Mohamud v. Weyker et al

Filing 64

ORDER: (1) Defendants Heather Weyker and John Bandemer's Motion to Dismiss [Dkt. No. 38 ] is GRANTED IN PART and DENIED IN PART consistent with the opinion. (2) Defendant City of Saint Paul's Motion for Judgment on the Pleadings [Dkt. No . 44 ] is GRANTED. (3) Plaintiff Bashir Yasin Mohamud's Amended Complaint is DISMISSED WITH PREJUDICE as to Defendants John Bandemer, John Does 3-4, and the City of St. Paul. (4) Counts 1 and 5 of Plaintiff Bashir Yasin Mohamud's Amended Complaint are DISMISSED WITH PREJUDICE to the extent they plead violations of the Fifth and Fourteenth Amendments. (Written Opinion) Signed by Judge Joan N. Ericksen on August 9, 2017. (CBC)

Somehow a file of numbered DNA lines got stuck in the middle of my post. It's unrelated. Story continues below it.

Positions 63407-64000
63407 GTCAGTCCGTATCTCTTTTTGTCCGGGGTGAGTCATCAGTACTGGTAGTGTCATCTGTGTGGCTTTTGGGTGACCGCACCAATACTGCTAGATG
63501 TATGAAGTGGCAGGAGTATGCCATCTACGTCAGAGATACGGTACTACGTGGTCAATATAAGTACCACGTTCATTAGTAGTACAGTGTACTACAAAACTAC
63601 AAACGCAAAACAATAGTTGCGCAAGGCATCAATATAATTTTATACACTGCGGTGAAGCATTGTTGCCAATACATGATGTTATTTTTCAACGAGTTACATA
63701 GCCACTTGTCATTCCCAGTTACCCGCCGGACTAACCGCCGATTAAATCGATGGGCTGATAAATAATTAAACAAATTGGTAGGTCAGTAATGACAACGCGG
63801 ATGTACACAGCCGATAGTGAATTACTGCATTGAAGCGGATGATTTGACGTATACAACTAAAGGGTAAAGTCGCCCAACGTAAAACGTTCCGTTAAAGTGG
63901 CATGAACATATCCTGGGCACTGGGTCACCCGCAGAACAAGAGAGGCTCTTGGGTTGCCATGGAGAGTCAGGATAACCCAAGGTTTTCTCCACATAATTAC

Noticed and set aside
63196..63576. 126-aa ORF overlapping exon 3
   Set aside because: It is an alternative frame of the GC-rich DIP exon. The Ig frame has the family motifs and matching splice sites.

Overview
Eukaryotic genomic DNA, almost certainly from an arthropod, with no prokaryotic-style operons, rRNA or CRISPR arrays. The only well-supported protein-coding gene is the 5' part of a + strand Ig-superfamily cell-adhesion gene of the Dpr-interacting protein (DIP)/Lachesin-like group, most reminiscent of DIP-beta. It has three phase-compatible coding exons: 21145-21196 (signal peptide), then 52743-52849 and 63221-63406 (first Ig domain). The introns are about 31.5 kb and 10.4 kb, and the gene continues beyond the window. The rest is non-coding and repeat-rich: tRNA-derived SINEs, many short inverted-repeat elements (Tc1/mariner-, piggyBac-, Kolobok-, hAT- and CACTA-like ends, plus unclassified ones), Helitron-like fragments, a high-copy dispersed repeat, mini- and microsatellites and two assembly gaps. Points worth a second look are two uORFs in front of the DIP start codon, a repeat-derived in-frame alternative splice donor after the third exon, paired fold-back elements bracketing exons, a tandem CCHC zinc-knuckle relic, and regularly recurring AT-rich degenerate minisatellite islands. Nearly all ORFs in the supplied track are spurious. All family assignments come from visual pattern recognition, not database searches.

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UNITED STATES DISTRICT COURT DISTRICT OF MINNESOTA BASHIR YASIN MOHAMUD, Plaintiff, v. HEATHER WEYKER, in her individual capacity as a St. Paul Police Officer; JOHN BANDEMER, in his individual and official capacities as a St. Paul Police Sergeant; JOHN DOES 3-4, in their individual and official capacities as supervisory members of the St. Paul Police Department; THE CITY OF ST. PAUL, Case No. 16cv1894 (JNE/TNL) ORDER Defendants. I. INTRODUCTION Plaintiff Bashir Yasin Mohamud alleges violations of his constitutional rights in an investigation that led to his indictment by a federal grand jury and his subsequent arrest. He sues Defendants Heather Weyker, a police officer for the St. Paul Police Department in Minnesota; John Bandemer, a St. Paul Police Department sergeant who is alleged to have been Weyker’s supervisor; John Does 3-4, who are allegedly supervisory St. Paul police officers; and the City of St. Paul (“St. Paul”). Weyker and Bandemer move to dismiss Mohamud’s complaint pursuant to Federal Rule of Civil Procedure 12(b)(6) for failure to state a claim and on absolute and qualified immunity grounds. Dkt. No. 38. St. Paul moves on behalf of the City of St. Paul and John Does 3-4 for judgment on the pleadings pursuant to Rule 12(c). Dkt. No. 44. The investigation at the core of Mohamud’s civil complaint targeted a suspected venture involving the sex-trafficking of minor girls across Minnesota, Tennessee, and Ohio. The investigation resulted in the criminal indictment of thirty people, mostly Somali, in the Middle District of Tennessee in 2010-2011 (“Tennessee Case”). Mohamud alleges that Weyker and Bandemer fabricated evidence about him and others throughout the investigation, resulting in a tainted indictment that was further corrupted by Weyker’s continuing deception, and causing his arrest and detention without probable cause. Nineteen of Mohamud’s co-defendants in the Tennessee Case bring separate suits similarly alleging constitutional violations, and a twenty-first person brings another related civil suit. The parties agreed to coordinated briefing on the Defendants’ motions. The Court assumes familiarity with its fuller opinion in one of the related cases, Osman v. Weyker, et al., No. 16cv908 (“Osman Opinion”) (filed simultaneously herewith), and will not repeat that opinion’s discussion verbatim here. Mohamud, coordinating with the other plaintiffs represented by his counsel, opposed the Defendants’ motions. See GBBS Pls.’ Opp. to St. Paul Mot., Dkt. No. 49; GBBS Pls.’ Opp. to DOJ Mot. to Dismiss (“GBBS DOJ Opp.”), Dkt. No. 52. The Court held a hearing on Defendants’ motions on May 3, 2017, and now grants in part and denies in part Weyker and Bandemer’s motion and grants St. Paul’s motion. 1 II. APPLICABLE STANDARDS A motion to dismiss or a motion for judgment on the pleadings is appropriately granted “only when there is no dispute as to any material facts and the moving party is entitled to judgment as a [m]atter of law.” Greenman v. Jessen, 787 F.3d 882, 887 (8th Cir. 2015) (citation omitted). To survive a Rule 12 motion, “a complaint must contain sufficient factual matter, accepted as true, to ‘state a claim to relief that is plausible on its face.’” Ashcroft v. Iqbal, 556 1 The United States also filed a Motion to Substitute and Dismiss, which was mooted by stipulation as recognized by the April 12, 2017 Order Permitting the GBBS Plaintiffs to Amend Complaints. Dkt. No. 59. Pursuant to that order, Mohamud filed an Amended Complaint [Dkt. No. 60] (“AC”), which is thus the operative complaint subject to these Rule 12 motions. 2 U.S. 662, 678 (2009) (citation omitted); Haney v. Portfolio Recovery Assocs., LLC, 837 F.3d 918, 924 (8th Cir. 2016), as amended (Dec. 27, 2016). See also Osman Op. 3-4. III. ALLEGATIONS Most of the allegations are similar to those alleged by Osman and summarized and analyzed in the Court’s order in that case. See, e.g., Osman Op. 4-8. The Court briefly recounts some allegations in Mohamud’s Amended Complaint and some facts gleaned from the Tennessee Case record. 2 On November 3, 2010, Mohamud was charged in a First Superseding Indictment (“FSI”) in the Tennessee Case. AC ¶ 17. He was charged in only two counts. Counts 1 and 2 charged him with conspiracy to violate 18 U.S.C. § 1591(a), which criminalizes the sex trafficking of minors, sex trafficking by force, fraud, or coercion, and knowingly benefiting from participating in such a sex-trafficking venture. AC ¶ 17. A Second Superseding Indictment was later filed that included the same charges against Mohamud. AC ¶ 18; United States v. Mohamud, No. 3:10cr260, Dkt. No. 591 (M.D. Tenn. May 4, 2011). Mohamud was arrested on November 8, 2010. AC ¶ 13. On December 2, 2010, he waived his right to a detention hearing, reserving “his right to seek release at some point in the future if appropriate,” and he was ordered to be detained in custody. United States v. Mohamud, No. 3:10cr260, Dkt. No. 1006, at 2 (M.D. Tenn. Dec. 15, 2011) (submitted in this civil case as DOJ Br. Ex. D, Dkt. No. 41-1). The counts as against Mohamud exclusively involved the supposed witness-victim Jane Doe Four. AC ¶ 20. The indictment alleged that on March 11, 2010, Mohamud and others transported Jane Doe Four to a hotel in Richfield, Minnesota, where Mohamud rented a room. 2 The Court may take judicial notice of public documents in the Tennessee Case record. Greenman, 787 F.3d at 887. 3 AC ¶ 21. It alleged that “[i]n this room,” Mohamud “and other males through force and fraud, had non-consensual sex with Jane Doe Four,” who was then 18 years old. FSI ¶¶ 59-60; AC ¶ 21. “There was never any such [sex-trafficking] conspiracy[,] and Mohamud never engaged in any attempt to have Jane Doe Four or any others engage in commercial sex. . . . Fabricated evidence formed the basis of this false allegation against Mohamud.” AC ¶ 22. “Further, no such non-consensual sex occurred between Mohamud and Jane Doe Four.” AC ¶ 23. Mohamud did rent a room in a hotel in Richfield on March 10-11, 2010, and he was there with Jane Doe Four on those dates. AC ¶¶ 24-25. Jane Doe Four “was a willing participant in a party that occurred in that room,” and she engaged in consensual sexual activities with Mohamud at the party. AC ¶¶ 25-26. The Richfield Police Department interviewed Mohamud about the party only after the Tennessee Case prosecutor contacted them and informed them that “this alleged incident involving Jane Doe Four was likely related to [the prosecutor’s] investigation involving human sex trafficking in Nashville, Tennessee—the same ‘ring’ being investigated by Weyker and Bandemer.” AC ¶¶ 27-28. Weyker was the lead investigator on the case, and Bandemer was her supervisor in the St. Paul Police Department. AC ¶ 16. “Mohamud was never charged by the Richfield Police Department with any crime relating to the events of March 10-11, 2010.” AC ¶ 29. In her grand jury testimony in the Tennessee Case, Jane Doe Four gave conflicting accounts of what happened at the Richfield party. AC ¶¶ 30-31. During October 2010 grand jury testimony, Jane Doe Four “stated she was not going to the Motel 6 to exchange sex for money and that ‘[she] never sell [her] body . . . No, I’ve never done that . . . .’” AC ¶ 31 (quoting United States v. Mohamud, No. 3:10cr260, Dkt. No. 2560, at 3-4 (M.D. Tenn. June 8, 2012)) (incorrectly cited as Dkt. No. 2650) (submitted as DOJ Br. Ex. I, Dkt. No. 41-1). 4 The district court held a detention hearing on in November 2011, after Mohamud filed a motion to reconsider detention. See DOJ Br. Ex. D at 2. At this hearing, “the proof was that Jane Doe 4 was discovered in the motel bed nude and after wakening, she began crying and screaming. . . . Weyker testified that at the motel, Jane Doe 4 did not consent fo[r] anyone to have sex with her.” AC ¶ 32 (quoting DOJ Br. Ex. I at 5). “Weyker additionally testified at the [November 2011] detention hearing that the markings on Jane Doe Four’s vaginal area were the result of ‘blunt force trauma.’ . . . As [the Tennessee Case district court judge] noted: ‘that phrase is not in the nurse’s report.’” AC ¶ 33 (quoting DOJ Br. Ex. I at 5). “Weyker’s fabricated evidence regarding Jane Doe Four led to Mohamud’s continued detention.” AC ¶ 34. Around March 2012, a number of Mohamud’s co-defendants went to trial. AC ¶ 53. Mohamud had moved to sever his case from their trial, and the district court granted the motion. United States v. Mohamud, 3:10cr260, Dkt. Nos. 1051, 1395 (M.D. Tenn. Jan. 11, 2012 & Feb. 16, 2012) (Mohamud’s second motion to sever, and the district court order severing the charges against him); see also AC ¶ 53 (“Mohamud’s trial was to begin after theirs.”). In that trial, six of nine defendants were fully acquitted by the jury, but the jury convicted the other three defendants on some charges. See AC ¶ 55. The district court then granted those three defendants’ Federal Rule of Criminal Procedure 29 motions for judgments of acquittal, on the basis of a variance. See AC ¶ 55; United States v. Adan, 913 F. Supp. 2d 555, 579 (M.D. Tenn. Dec. 19, 2012). After that trial, Mohamud filed a sealed renewed motion for release based on changed circumstances. United States v. Mohamud, No. 3:10cr260, Dkt. No. 2435 (M.D. Tenn. Apr. 26, 2012). On June 8, 2012, the district court granted his motion, concluding that “[w]ithout evidence that [Mohamud] sexually trafficked a person in violation of federal law, the Court cannot find clear and convincing evidence for this Court’s Order for the continued detention of 5 this Defendant.” AC ¶ 35 (quoting DOJ Br. Ex. I at 7). He was released on pretrial conditions on June 15, 2012. AC ¶ 47. 3 The government had appealed the district court’s grant of the Rule 29 motions after the April 2012 trial, and in March 2016, the appellate court affirmed the district court. AC ¶ 56 (citing United States v. Fahra, 643 Fed. Appx. 480 (6th Cir. 2012)). “In its opinion, before it recounted the trial testimony and evidence, the [appellate court] noted ‘. . . that we start our analysis from what is likely a fictitious story.’” AC ¶ 56 (quoting Fahra, 643 Fed. Appx. at 484). After the appellate court’s opinion issued, the government moved to dismiss all remaining charges against all remaining defendants, and the court granted the motion on March 10, 2016. AC ¶ 57. Mohamud was then “finally released from electronic home monitoring and the other restrictions on his liberty.” AC ¶ 58. Like Osman, Mohamud alleges that the charges of a wide-ranging sex-trafficking conspiracy were baseless and that Weyker fabricated “the overwhelming majority of material evidence supporting his indictment,” AC ¶ 39; that Weyker manipulated Jane Doe witnesses, including Jane Doe Four, into lying, e.g., AC ¶¶ 36, 38, 60; that Weyker was motivated to falsify evidence by a desire for professional success, see AC ¶ 16; and that indications of Weyker’s fabrication included questions surrounding the Jane Does’ ages, AC ¶ 42, and the results of the Spring 2012 trial, AC ¶ 55. Also like Osman, Mohamud’s complaint repeatedly cites to remarks about Weyker and the case by the district and appellate courts in the Tennessee Case, including a memorandum discussing Mohamud’s detention. E.g., AC ¶¶ 33, 40 n.1, 56, 63-64. 3 On May 9, 2013, the district court filed a memorandum providing reasoning for its release of multiple defendants, including Mohamud. See United States. v. Mohamud, No. 3:10cr260, 2013 WL 1935506 (M.D. Tenn. May 9, 2013). The memorandum does not appear to provide any additional reasoning specific to Mohamud, who had been out on conditions since June 2012. See, e.g., No. 3:10cr260, Dkt. No. 3044 (M.D. Tenn. Feb. 1, 2013) (order excusing Mohamud from attending a status conference in light of the fact that “he lives in Minnesota”). 6 IV. SUMMARY OF ARGUMENTS A summary of the parties’ arguments is included in Section IV of the Court’s simultaneously filed opinion in Yusuf v. Weyker, et al., No. 16cv1012. Mohamud is represented by the same counsel as Yusuf. V. LEGAL ANALYSIS As explained fully in the Osman Opinion, pursuant to Manuel v. City of Joliet, 137 S. Ct. 911 (Mar. 21, 2017), Mohamud’s claims sound, if at all, in the Fourth Amendment, not the Fifth or Fourteenth. See Osman Op. 11-13; see also id. at 17-22. His complaint is that “[b]ut for the testimony and other erroneous evidence falsely manufactured by Weyker and Bandemer, no probable cause existed to detain or otherwise restrict Mohamud’s liberty.” AC ¶ 1; see also AC ¶¶ 60-61. In other words, he complains “that a form of legal process resulted in pretrial detention unsupported by probable cause.” Manuel, 137 S. Ct. at 919. So “the right allegedly infringed lies in the Fourth Amendment.” Id. A “constitutional division of labor” applies to claims similar to Mohamud’s. Id. at 920 n.8. Thus, because he challenges his pretrial detention, not a conviction and ensuing incarceration, his claim is under the Fourth Amendment. Mohamud’s claims for substantive due process violations under the Fifth or Fourteenth Amendments therefore fail. See Manuel, 137 S. Ct. at 919-20; Albright v. Oliver, 510 U.S. 266, 271 (1994) (plurality opinion). 4 4 As explained in a footnote in the Court’s simultaneously filed order in Yusuf v. Weyker, et al., No. 16cv1012, the attempt to distinguish Albright in his opposition papers, which were filed without the benefit of the Manuel decision, is not persuasive in light of the Manuel Court’s clear interpretation of Albright. See Manuel, 137 S. Ct. at 918. 7 Under the Fourth Amendment analysis, the Court must decide whether Mohamud plausibly alleges that the Defendants violated his right to be free from unreasonable seizure by arresting and detaining him without arguable probable cause, based on fabricated evidence. 5 To evaluate whether a person’s Fourth Amendment right has been violated by an arrest pursuant to a warrant that lacked probable cause, the court applies the analysis set out in Franks v. Delaware, 438 U.S. 154 (1978). See Hawkins v. Gage Cty., 759 F.3d 951, 958-59 (8th Cir. 2014); Hernandez-Cuevas v. Taylor, 723 F.3d 91, 101, 105 (1st Cir. 2013). Thus, the court considers whether there were deliberately or recklessly false statements made in support of a finding of probable cause and whether those statements were necessary to the finding of probable cause. See Franks, 438 U.S. at 156; Williams v. City of Alexander, 772 F.3d 1307, 1311 (8th Cir. 2014). The court also considers whether material information was omitted with the intent to mislead or with reckless disregard as to whether the omission was misleading. See Williams, 772 F.3d at 1312; Hawkins, 759 F.3d at 959. If, setting aside the false statements (or adding in the omitted information), there was no probable cause to arrest, then the arrest violated the Fourth Amendment. See Williams, 772 F.3d at 1312-13; Hawkins, 759 F.3d at 958-59; HernandezCuevas, 723 F.3d at 105. Probable cause “exists when the totality of the circumstances at the time of the arrest are sufficient to lead a reasonable person to believe that the defendant has committed or is committing an offense.” Greenman v. Jessen, 787 F.3d 882, 888 (8th Cir. 2015) (citation omitted). 5 Because the Court finds that only the Fourth Amendment, and not substantive due process, is applicable; because a Fourth Amendment claim in this case does not present a new context for a Bivens action; and because § 1983 and Bivens claims are analyzed similarly, the Court does not reach the question of whether Mohamud’s claim should be brought under § 1983 or Bivens. See Osman Op. 13-17. 8 Where a plaintiff alleges that she was arrested without probable cause and the defendant asserts the qualified immunity defense, courts ask whether there was “arguable probable cause to arrest.” Stewart v. Wagner, 836 F.3d 978, 984 (8th Cir. 2016) (citing New v. Denver, 787 F.3d 895, 899 (8th Cir. 2015)) (applying this standard to a Fourth Amendment claim for detention based on allegedly false and incomplete information in a probable cause statement). “[T]he issue for immunity purposes is not probable cause in fact but arguable probable cause, that is, whether the officer should have known that the arrest violated plaintiff’s clearly established right.” New, 787 F.3d at 899. “It is clearly established that the Fourth Amendment requires a truthful factual showing sufficient to constitute probable cause before an arrest warrant can issue.” Peterson v. City of Plymouth, 60 F.3d 469, 477 (8th Cir. 1995) (emphasis added and citation omitted). a. Analysis of Mohamud’s Claim Under the Fourth Amendment In considering whether Mohamud plausibly alleges a Fourth Amendment violation, the Court disregards mere conclusory statements, focuses on well-pleaded factual allegations, and applies its judicial experience and common sense. See Ashcroft v. Iqbal, 556 U.S. 662, 678-79 (2009). The Court also properly considers the Tennessee Case court record in assessing the pleadings. See, e.g., Greenman, 787 F.3d at 887. Mohamud’s core allegations are similar to Osman’s, including the ample citations to comments by the Tennessee Case district court and a related appellate decision. In the Osman Opinion, the Court examines several orders and memoranda by the district court and two separate Sixth Circuit Court of Appeals opinions concerning the Tennessee Case, some of which both Osman and Mohamud cite. See Osman Op. 25-33. For instance, like Osman, Mohamud points to the results of the Spring 2012 trial. See AC ¶ 55. Also like Osman, he quotes the Sixth Circuit opinion affirming the grant of the Rule 29 motions. See AC ¶¶ 40 n. 1, 56. As an 9 example, they both quote the Fahra opinion’s noteworthy description of “the story the prosecution presented at trial” as “likely a fictitious story.” See AC ¶ 56 (quoting Fahra, 643 Fed. Appx. at 484). He also, like Osman, cites to footnote 10 of the district court’s order in Adan, 913 F. Supp. 2d 555 (M.D. Tenn. Dec. 19, 2012), which mentioned “serious issues” and “concern” relating to Weyker’s testimony. AC ¶ 64. Mohamud also cites more extensively to court documents relating to his detention hearings, which Osman cites once. Compare Mohamud AC ¶¶ 30-33, 35, 63, with Osman SAC ¶ 46. See also GBBS DOJ Opp. 24. He highlights testimony by Jane Doe Four before the grand jury in July and October 2010 in which she gave inconsistent testimony, including initially failing to identify Mohamud, and ultimately denied ever participating in sex trafficking or knowing about others’ participation. AC ¶¶ 30-31, 35. As Weyker and Bandemer point out, that Jane Doe Four gave apparently exculpatory testimony before the grand jury seems to weigh against an inference that Weyker coached or manipulated Jane Doe Four into giving false testimony to indict Mohamud and others. See DOJ Br. 80, Dkt. No. 40. But the fact remains that the grand jury indicted Mohamud in the sex-trafficking conspiracy after hearing Jane Doe Four and other witnesses’ testimony, which at least possibly supports Mohamud’s theory that the fabrication of evidence about a broader sex-trafficking conspiracy created the false appearance of probable cause as to him because of the nature of conspiracy charges. To this point, it is worth noting that the district court found, and the appellate court agreed, that the broad nature of the conspiracy charges caused “significant prejudice” to the defendants who stood trial in April 2016. Fahra, 643 Fed. Appx. at 493. Although Weyker and Bandemer did not make the prosecutorial charging decisions, it is alleged here that that they “beguiled” the prosecutors into pursuing “the fabricated case” of the widespread conspiracy. AC ¶¶ 40-41. Mohamed includes 10 well-pleaded facts to support his allegations, and the Court must accept his factual allegations as true and construe the pleaded facts in his favor at this procedural stage. Greenman v. Jessen, 787 F.3d 882, 885 & n.2 (8th Cir. 2015). For example, Mohamed calls out a comment by the district court made in connection with his second detention hearing, which at least arguably casts a shadow on the integrity of the evidence about the Richfield events. See AC ¶ 33. At Mohamud’s November 2011 detention hearing, the district court appeared to accept Weyker’s testimony “that Linda Waltham, the nurse who administered the [sexual assault] examination [of Jane Doe Four in connection with the Richfield event], concluded that based upon her training and experience these types of injuries only occur when a victim suffers violent blunt force trauma during sexual assault.” DOJ Br. Ex. D at 4. But six months later, after the 2012 trial netted no convictions, the district court noted in its opinion granting Mohamud’s motion for reconsideration that “[a]lthough [O]fficer Weyker testified that these markings were the result of ‘blunt force trauma’, that phrase is not in the nurse’s report.” DOJ Br. Ex. I at 5; see AC ¶ 33. 6 This remark at least conceivably could be viewed as demonstrating the court’s skepticism of Weyker’s role in fact-gathering regarding the Richfield event. Further, Mohamud specifically denies that he had non-consensual sex with Jane Doe Four and denies that he engaged in any attempt to have her engage in commercial sex. He alleges that he was never charged by the Richfield Police Department with any crime relating to the Richfield events. And he alleges that in June 2012, the court ordered his release from 6 Some of the district court’s findings of fact regarding the Richfield event remained unchanged from the November 2011 detention hearing to the June 2012 order reconsidering Mohamud’s detention: “Jane Doe 4 was discovered in the motel bed nude and after wakening, she began crying and screaming. There were used condoms in the room and Jane Doe’s panty was on the motel floor.” DOJ Ex. I at 5. Moreover, the examination of Jane Doe Four revealed multiple tears to her vagina. Id. at 5. 11 custody on the basis that there was not “evidence that [Mohamud] sexually trafficked a person in violation of federal law . . . .” AC ¶ 35 (quoting DOJ Br. Ex. I at 7). This finding came after the district court was presented with transcripts of Jane Doe Four’s grand jury testimony (to which Mohamud did not have access at the November 2011 detention hearing, see Ex. I at 2) and after the conclusion of the April 2012 trial of nine of his co-defendants. In Osman’s case, the Court found that some of the quoted and referenced statements by judicial officers are remarkable, and that taken all together along with other well-pleaded facts, they nudge Osman’s Fourth Amendment claim as to Weyker over Iqbal’s plausibility line. Mohamud was exclusively charged in sex-trafficking-conspiracy counts. Like Osman, in addition to detailed references to particular remarks by the district and appellate court, Mohamud has included some factual allegations more specifically relating to his case. Therefore, consistent with the analysis in the Osman Opinion, see Osman Op. 17-20, 22-28, 35, the Court finds that Mohamud’s allegations of a Fourth Amendment violation by Weyker in fabricating evidence related to sex trafficking also survive Weyker’s motion to dismiss. The same caveats that the Court noted in the Osman Opinion apply as well to Mohamud’s allegations. Objecting to Mohamud’s references to Weyker testimony, Weyker and Bandemer argue that witnesses are entitled to absolute immunity as to their testimony. DOJ Br. 79. But witnesses are not entitled to absolute immunity to their activities outside of the courtroom and preparation for testimony. Rehberg v. Paulk, 566 U.S. 356, 370 n.1 (2012). The Court does not rely on Weyker’s testimony (or what of it has been cited in the complaint)—rather, the Court’s focus is on the alleged implications of the district court’s decisions to comment on some of her testimony. 12 Weyker and Bandemer also argue that the facts found by the district court about the Richfield event, see note 6, supra, “more than establish arguable probable cause to indict Mohamud and others on the sex-trafficking charges.” DOJ Br. 80. Drawing all reasonable inferences in Mohamud’s favor, and taking into account Jane Doe Four’s grand jury testimony that she never engaged in sex for money, the Court cannot conclude at this Rule 12 stage that there was probable cause to indict or arrest Mohamud for sex trafficking in violation of 18 U.S.C. § 1591 after setting aside allegedly fabricated evidence related to the sex-trafficking conspiracy. 7 Moreover, Mohamud was charged with participation in a multi-state, nearly tenyear-long sex-trafficking conspiracy involving dozens of co-conspirators. He alleges wellpleaded facts sufficient to infer at the Rule 12 stage that there was fabrication of evidence tainting the probable cause findings as to the charged sex-trafficking-conspiracy offenses, which were the only charges against him. The same cannot be said for Mohamud’s allegations about Bandemer. His allegations as to Bandemer are conclusory and lacking well-pleaded facts. And none of the judicial statements that lend some plausibility to the allegations about Weyker refer to Bandemer in any way. Mohamud does not plausibly plead that Bandemer directly violated his civil rights. Bandemer is entitled to qualified immunity on Counts 1 and 5. b. Supervisory Liability Mohamud also sues Bandemer and John Does 3-4 in their individual capacities as supervisors. He alleges that they were deliberately indifferent to or approved Weyker’s and 7 After the trial of some of his co-defendants and Mohamud’s release from custody in June 2012, he was again indicted in Counts 1 and 2 in a Third Superseding Indictment. See United States v. Mohamud, No. 3:10cr260, Dkt. No. 2701 (M.D. Tenn. Aug. 22, 2012). Weyker does not raise this point. Even if she did, the Court would not find this fact dispositive at this stage in light of the allegations, supported by some well-pleaded facts including notable comments by judicial officers, that fabricated evidence fooled the grand jury into indicting. 13 Bandemer’s alleged violations of his constitutional rights. AC ¶ 65. A supervisor sued in his or her individual capacity in a § 1983 or Bivens suit “is only liable for his or her own misconduct.” Iqbal, 556 U.S. at 677; see also S.M. v. Krigbaum, 808 F.3d 335, 340 (8th Cir. 2015). “When a supervising official who had no direct participation in an alleged constitutional violation is sued for failure to train or supervise the offending actor, the supervisor is entitled to qualified immunity unless plaintiff proves that the supervisor (1) received notice of a pattern of unconstitutional acts committed by a subordinate, and (2) was deliberately indifferent to or authorized those acts.” Krigbaum, 808 F.3d at 340 (citing Livers, 700 F.3d at 355). “This rigorous standard requires proof that the supervisor had notice of a pattern of conduct by the subordinate that violated a clearly established constitutional right. Allegations of generalized notice are insufficient.” Id. The notice prong requires that “[t]o impose supervisory liability, other misconduct [allegedly giving the supervisor notice] must be very similar to the conduct giving rise to liability.” Id. (quoting Livers, 700 F.3d at 356). First, given the Court’s conclusion that Mohamud has not adequately alleged a direct constitutional violation by Bandemer, the supervisory liability claims “automatically fail for lack of an underlying constitutional violation” to the extent they allege liability by John Does 3-4 for supervising Bandemer. Mendoza v. U.S. Immig’n & Customs Enf’t, 849 F.3d 408, 420 (8th Cir. 2017) (citing City of Los Angeles v. Heller, 475 U.S. 796, 798-99 (1986)). Moreover, Mohamud’s complaint, which is very similar to Osman’s complaint as to the supervisory liability allegations, likewise contains few allegations—and fewer well-pleaded facts—regarding supervisory liability. Like Osman, he alleges that Bandemer and the John Does had supervisory responsibility over Weyker, e.g., AC ¶¶ 8, 16; that the investigation was very important to the St. Paul Police Department vice unit, see AC ¶ 36; and that “[b]y at least 14 February 15, 2012, these [supervisory] defendants had actual knowledge” of Weyker’s fabrications based on a February 2012 memorandum-order at Dkt. No. 1392 and other district court orders, AC ¶¶ 63-64, 66. Like Osman, Mohamed cites United States v. Mohamud, No. 3:10cr260, 2013 WL 1935506, at *11 n. 6 (M.D. Tenn. May 9, 2013), in which the district court reiterated its reasoning for releasing Mohamed from custody, see note 3, supra, and United States v. Adan, 913 F. Supp. 2d 555, 589 n.10 (M.D. Tenn. Dec. 19, 2012), in support of his supervisory liability notice allegations. AC ¶¶ 63-64. As explained in the Osman Opinion, these allegations do not sufficiently plead supervisory liability based on notice. See Osman Op. 37-41. Nor do they establish a pattern of unconstitutional acts by Weyker. Ignoring conclusory or unsupported allegations, Mohamud does not allege any other similar acts by Weyker or Bandemer before the Tennessee Case investigation that could show a pattern about which Bandemer (as Weyker’s supervisor) or the John Does (as Weyker’s and/or Bandemer’s supervisors) personally knew. The allegations fail to state a claim for supervisory liability, and Bandemer and John Does 3-4 are entitled to qualified immunity as to these counts. c. Municipal Liability Mohamud sues St. Paul as well as Bandemer and the John Does in their official capacities for municipal liability under Monell v. Dept. of Social Servs. of the City of New York, 436 U.S. 658 (1978). “[A] local government may not be sued under § 1983 for an injury inflicted solely by its employees or agents.” Id. at 694. “Instead,” a municipality is liable “when execution of a government’s policy or custom, whether made by its lawmakers or by those whose edicts or acts may fairly be said to represent official policy, inflicts the injury . . . .” Id. 15 A plaintiff therefore must show that there is an “official” policy or a “custom or usage with the force of law.” Kelly v. City of Omaha, 813 F.3d 1070, 1075 (8th Cir. 2016). A plaintiff must plead “allegations, reference, or language by which one could begin to draw an inference that the conduct complained of . . . resulted from an unconstitutional policy or custom.” Crumpley-Patterson v. Trinity Lutheran Hosp., 388 F.3d 588, 591 (8th Cir. 2004) (citation omitted). “Misconduct among a municipality’s employees must be ‘continuing, widespread, [and] persistent’ to establish such a custom.” Kelly, 813 F.3d at 1075 (citation omitted). Also, “the municipality will not be liable unless policymaking officials exhibit ‘[d]eliberate indifference to or tacit authorization of such conduct . . . after notice to the officials of that misconduct.’” Id. at 1075-76 (citation omitted). The question is whether a “governmental policy or custom was the ‘moving force’ that led to the deprivation of [the plaintiff’s] constitutional rights.” Speer v. City of Wynne, 276 F.3d 980, 986 (8th Cir. 2002). Even if no individual employee is found liable, a municipality might be liable, but only where “the combined actions of multiple officials or employees may give rise to a constitutional violation.” Id. Mohamud does not adequately support his conclusory municipal liability allegations with well-pleaded facts. He does not allege with well-pleaded facts that Weyker or other St. Paul Police Department employees fabricated evidence in other investigations, nor that policymaking officials in the department were aware of any previous incidents of fabrication of evidence. He does not allege well-pleaded facts to support a theory that multiple St. Paul Police Department members—not even Weyker and Bandemer—combined to violate his rights. Nor does he allege facts that would demonstrate an official department policy that moved officers to fabricate evidence or coerce witnesses and mislead prosecutors and grand juries to secure indictments. He also does not plausibly allege any such custom because, among other reasons, he has not 16 adequately alleged notice, as explained above. The supervisory defendants sued in their official capacities, and the City of St. Paul, are entitled to qualified immunity on these claims. VI. Conclusion Defendants are entitled to qualified immunity on all counts except Counts 1 and 5 as to Weyker. As to Defendants Bandemer, John Does 3-4, and the City of St. Paul, the Court grants their motions and dismisses with prejudice. See Ulrich v. Pope Cty., 715 F.3d 1054, 1060-61 (8th Cir. 2013); C.N. v. Willmar Pub. Sch., Indep. Sch. Dist. No. 347, 591 F.3d 624, 635 (8th Cir. 2010). Based on the files, records, and proceedings herein, and for the reasons stated above, IT IS ORDERED THAT: 1. Defendants Heather Weyker and John Bandemer’s Motion to Dismiss [Dkt. No. 38] is GRANTED IN PART and DENIED IN PART consistent with the above opinion. 2. Defendant City of Saint Paul’s Motion for Judgment on the Pleadings [Dkt. No. 44] is GRANTED. 3. Plaintiff Bashir Yasin Mohamud’s Amended Complaint is DISMISSED WITH PREJUDICE as to Defendants John Bandemer, John Does 3-4, and the City of St. Paul. 4. Counts 1 and 5 of Plaintiff Bashir Yasin Mohamud’s Amended Complaint are DISMISSED WITH PREJUDICE to the extent they plead violations of the Fifth and Fourteenth Amendments. Dated: August 9, 2017 s/ Joan N. Ericksen JOAN N. ERICKSEN United States District Judge 17